Churchgoers Knock Religion
Results of a nationwide survey on spirituality taken by Better Homes and Gardens magazine found that most who responded participate in organized religion, but many feel religious organizations fall short in meeting the spiritual needs of their members.
More than 80,000 readers of the magazine, which has a circulation of over eight million, responded to a questionnaire, the results of which were printed in the January issue. Commenting on the results, the editors said that “perhaps the most consistently expressed sentiment was one thanking us for printing the survey, for acknowledging the spiritual side of our readers’ lives.”
According to the survey report, many respondents “are bothered by religious organizations that fail to recognize the real-life needs of members.” Fifty-nine percent thought organized religions were “sensitive to the spiritual needs of today’s families,” while 35 percent thought they were not.
A number of readers made a distinction between personal spirituality and commitment to a religious institution. Wrote one respondent, “Religion is going through the motions, while faith and trust in God is an experience of the heart.”
“No Plea” Christian Tv?
A coalition of Protestant, Catholic, and Orthodox traditions, as well as Jewish and evangelical groups, plans to launch a 24-hour religious cable television network. Vision Interfaith Satellite Network (VISN) will begin providing religion-and value-oriented programming in mid-1988, according to David Ochoa, the network’s chief executive officer.
Denominations and faith groups involved in this venture include the Salvation Army; Seventh-day Adventist Church; Mennonite Church; Episcopal Church; Lutheran Church-Missouri Synod; United Methodist Church; Presbyterian Church U.S.A.; and the Roman Catholic Church. Organizers hope to provide an alternative to current religious programming by providing values-oriented lifestyle shows and issue-related films, as well as opportunities for denominations to produce programs. Moreover, VISN will not allow funds to be raised on the air.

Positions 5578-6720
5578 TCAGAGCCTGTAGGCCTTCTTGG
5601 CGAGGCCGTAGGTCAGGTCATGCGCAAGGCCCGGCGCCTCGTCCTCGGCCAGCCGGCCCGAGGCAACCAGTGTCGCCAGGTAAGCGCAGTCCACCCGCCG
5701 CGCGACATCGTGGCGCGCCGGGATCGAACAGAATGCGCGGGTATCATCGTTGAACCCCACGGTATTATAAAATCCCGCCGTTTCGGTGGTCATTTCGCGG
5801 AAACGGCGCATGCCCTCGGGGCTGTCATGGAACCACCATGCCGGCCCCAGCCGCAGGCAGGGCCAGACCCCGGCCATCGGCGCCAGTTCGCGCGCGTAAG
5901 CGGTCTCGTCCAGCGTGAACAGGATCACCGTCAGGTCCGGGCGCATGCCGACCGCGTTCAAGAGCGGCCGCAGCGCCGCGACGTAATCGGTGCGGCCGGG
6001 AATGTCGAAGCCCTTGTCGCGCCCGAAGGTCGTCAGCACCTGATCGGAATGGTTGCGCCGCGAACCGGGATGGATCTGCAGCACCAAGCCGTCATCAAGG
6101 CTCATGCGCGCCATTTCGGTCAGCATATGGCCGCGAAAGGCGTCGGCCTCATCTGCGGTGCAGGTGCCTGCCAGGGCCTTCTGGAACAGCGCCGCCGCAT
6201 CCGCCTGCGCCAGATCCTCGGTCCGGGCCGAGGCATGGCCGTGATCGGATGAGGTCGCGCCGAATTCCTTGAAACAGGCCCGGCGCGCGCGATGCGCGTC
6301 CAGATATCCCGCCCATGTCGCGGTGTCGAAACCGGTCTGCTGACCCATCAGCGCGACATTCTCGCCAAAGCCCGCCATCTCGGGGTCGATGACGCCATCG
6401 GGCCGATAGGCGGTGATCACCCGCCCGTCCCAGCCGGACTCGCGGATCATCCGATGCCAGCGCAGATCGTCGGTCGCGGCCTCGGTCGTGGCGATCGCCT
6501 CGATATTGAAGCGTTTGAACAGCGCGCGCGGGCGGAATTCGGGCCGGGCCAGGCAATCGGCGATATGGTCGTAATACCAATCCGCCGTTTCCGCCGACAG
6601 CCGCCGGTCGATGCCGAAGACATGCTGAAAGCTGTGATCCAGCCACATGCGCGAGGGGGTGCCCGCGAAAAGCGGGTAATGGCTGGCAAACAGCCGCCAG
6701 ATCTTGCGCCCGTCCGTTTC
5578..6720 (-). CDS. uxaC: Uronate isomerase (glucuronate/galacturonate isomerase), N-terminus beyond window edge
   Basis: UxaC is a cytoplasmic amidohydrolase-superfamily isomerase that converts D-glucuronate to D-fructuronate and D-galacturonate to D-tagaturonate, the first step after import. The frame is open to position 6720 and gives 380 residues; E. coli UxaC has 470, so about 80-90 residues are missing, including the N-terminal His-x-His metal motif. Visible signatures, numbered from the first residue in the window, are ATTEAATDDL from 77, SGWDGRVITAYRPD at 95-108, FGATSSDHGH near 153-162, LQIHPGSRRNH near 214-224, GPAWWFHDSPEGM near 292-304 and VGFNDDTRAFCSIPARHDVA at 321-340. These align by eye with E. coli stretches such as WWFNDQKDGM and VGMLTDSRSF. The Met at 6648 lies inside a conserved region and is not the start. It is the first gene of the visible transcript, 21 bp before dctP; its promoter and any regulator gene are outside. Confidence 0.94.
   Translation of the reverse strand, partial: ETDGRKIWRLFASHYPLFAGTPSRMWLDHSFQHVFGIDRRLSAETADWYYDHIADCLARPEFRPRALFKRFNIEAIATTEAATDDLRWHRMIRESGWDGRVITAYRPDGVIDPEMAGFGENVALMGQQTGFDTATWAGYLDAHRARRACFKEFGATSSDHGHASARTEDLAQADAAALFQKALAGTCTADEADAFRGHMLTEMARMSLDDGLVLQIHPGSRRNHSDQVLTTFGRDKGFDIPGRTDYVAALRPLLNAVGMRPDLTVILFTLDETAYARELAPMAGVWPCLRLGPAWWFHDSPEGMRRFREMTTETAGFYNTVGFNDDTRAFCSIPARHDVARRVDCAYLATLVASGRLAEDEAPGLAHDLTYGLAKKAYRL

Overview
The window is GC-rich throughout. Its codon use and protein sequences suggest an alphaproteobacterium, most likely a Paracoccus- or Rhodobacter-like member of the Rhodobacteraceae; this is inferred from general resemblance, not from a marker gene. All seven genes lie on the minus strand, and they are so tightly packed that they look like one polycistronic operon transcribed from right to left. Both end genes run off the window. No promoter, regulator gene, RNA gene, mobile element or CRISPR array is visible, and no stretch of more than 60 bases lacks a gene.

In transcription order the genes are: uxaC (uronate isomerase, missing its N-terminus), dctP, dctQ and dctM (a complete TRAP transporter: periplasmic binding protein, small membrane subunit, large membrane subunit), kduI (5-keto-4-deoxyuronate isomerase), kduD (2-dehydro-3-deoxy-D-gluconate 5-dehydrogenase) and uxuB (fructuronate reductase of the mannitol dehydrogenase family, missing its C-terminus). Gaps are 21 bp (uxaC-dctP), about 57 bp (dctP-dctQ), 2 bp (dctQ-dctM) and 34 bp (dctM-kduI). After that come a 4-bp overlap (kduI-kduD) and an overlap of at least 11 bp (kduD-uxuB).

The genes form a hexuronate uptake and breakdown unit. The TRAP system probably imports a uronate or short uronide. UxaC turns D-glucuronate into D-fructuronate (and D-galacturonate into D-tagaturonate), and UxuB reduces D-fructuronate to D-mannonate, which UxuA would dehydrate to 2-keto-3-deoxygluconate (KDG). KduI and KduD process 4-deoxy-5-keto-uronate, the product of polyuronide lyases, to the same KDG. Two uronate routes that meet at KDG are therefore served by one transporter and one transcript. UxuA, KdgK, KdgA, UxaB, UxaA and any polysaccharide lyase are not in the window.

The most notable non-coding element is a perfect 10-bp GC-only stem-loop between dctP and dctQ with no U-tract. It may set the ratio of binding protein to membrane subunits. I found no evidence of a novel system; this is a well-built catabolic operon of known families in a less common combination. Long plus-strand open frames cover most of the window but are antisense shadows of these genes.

The proposed network is a program service of the National Interfaith Cable Coalition.
Families Hit The Streets
Children and their parents now make up one-third of the homeless in 26 American cities, and most of those seeking emergency food are families, according to a study released by the U.S. Conference of Mayors.
Overall, the demand for shelter jumped by 21 percent from 1986 to 1987. Kansas City, Missouri, led the surveyed cities with a 44 percent increase in requests for shelter, while the city of Louisville, Kentucky, reported no change. Nearly one-quarter of the nationwide demand for shelter goes unmet, the study reported.
Church-sponsored urban missions are also noticing the increase of homeless families and children. “We are currently assisting two women with children who have no place to live,” says Lisa Blackwood, administrative coordinator for the Olive Branch, Chicago’s oldest continually operating urban mission. “One of our guests is a woman who until recently lived with her two-year old son in a car.”
The survey found that single men make up 49 percent of the homeless; families with children, 33 percent, single women, 14 percent; and unaccompanied youths, about 4 percent.
Millions In Aids Claims
American life and health insurers paid out an estimated $292 million in claims arising from AIDS in 1986, according to results from a survey by the American Council of Life Insurance (ACLI) and the Health Insurance Association of America (HIAA).
Said ACLI President Richard S. Schweiker, “The amount of claims is increasing each year.” The average AIDS-related claim was $30,500 for individual life insurance, and $27,300 for group life policies. In contrast, the non-AIDS-related death claim was $7,300 for individual life; $13,800 for group life.
“The 1986 claims represent just the tip of the iceberg in measuring the impact that this disease will have on our industry,” notes Schweiker.
One Of The Best Charities
Fortune magazine has named the Salvation Army one of America’s best-run charities. The army was one of the four charitable organizations that exceeded the standards created by the Fortune article.
“The army probably does a better job with the poor than anyone else,” said management consultant Peter Drucker. Of each dollar the organization receives, 86 cents goes to the needy. One reason: low salaries. Married Salvation Army officers with 45 years of service, for instance, get only about $12,500 a year per couple.
PEOPLE AND EVENTS
Resigned: As president of Northern Baptist Theological Seminary, William R. Myers, effective no later than September 23, 1988, when the Lombard (Ill.) school ends its seventy-fifth anniversary celebration.
Died: “Pistol” Pete Maravich, basketball sensation at Louisiana State University and later elected to the National Basketball Association’s Hall of Fame, while playing in a pickup basketball game with Dr. James Dobson. Troubled throughout his career with alcohol abuse, Maravich became a Christian after retiring from basketball.
Recognized: The Buddhist Churches of America as an endorsing agency to certify qualifications for clergy for U.S. military chaplaincies. This action by the Department of Defense paves the way for Buddhist ministers to join Christian and Jewish clerics as chaplains in the armed forces.
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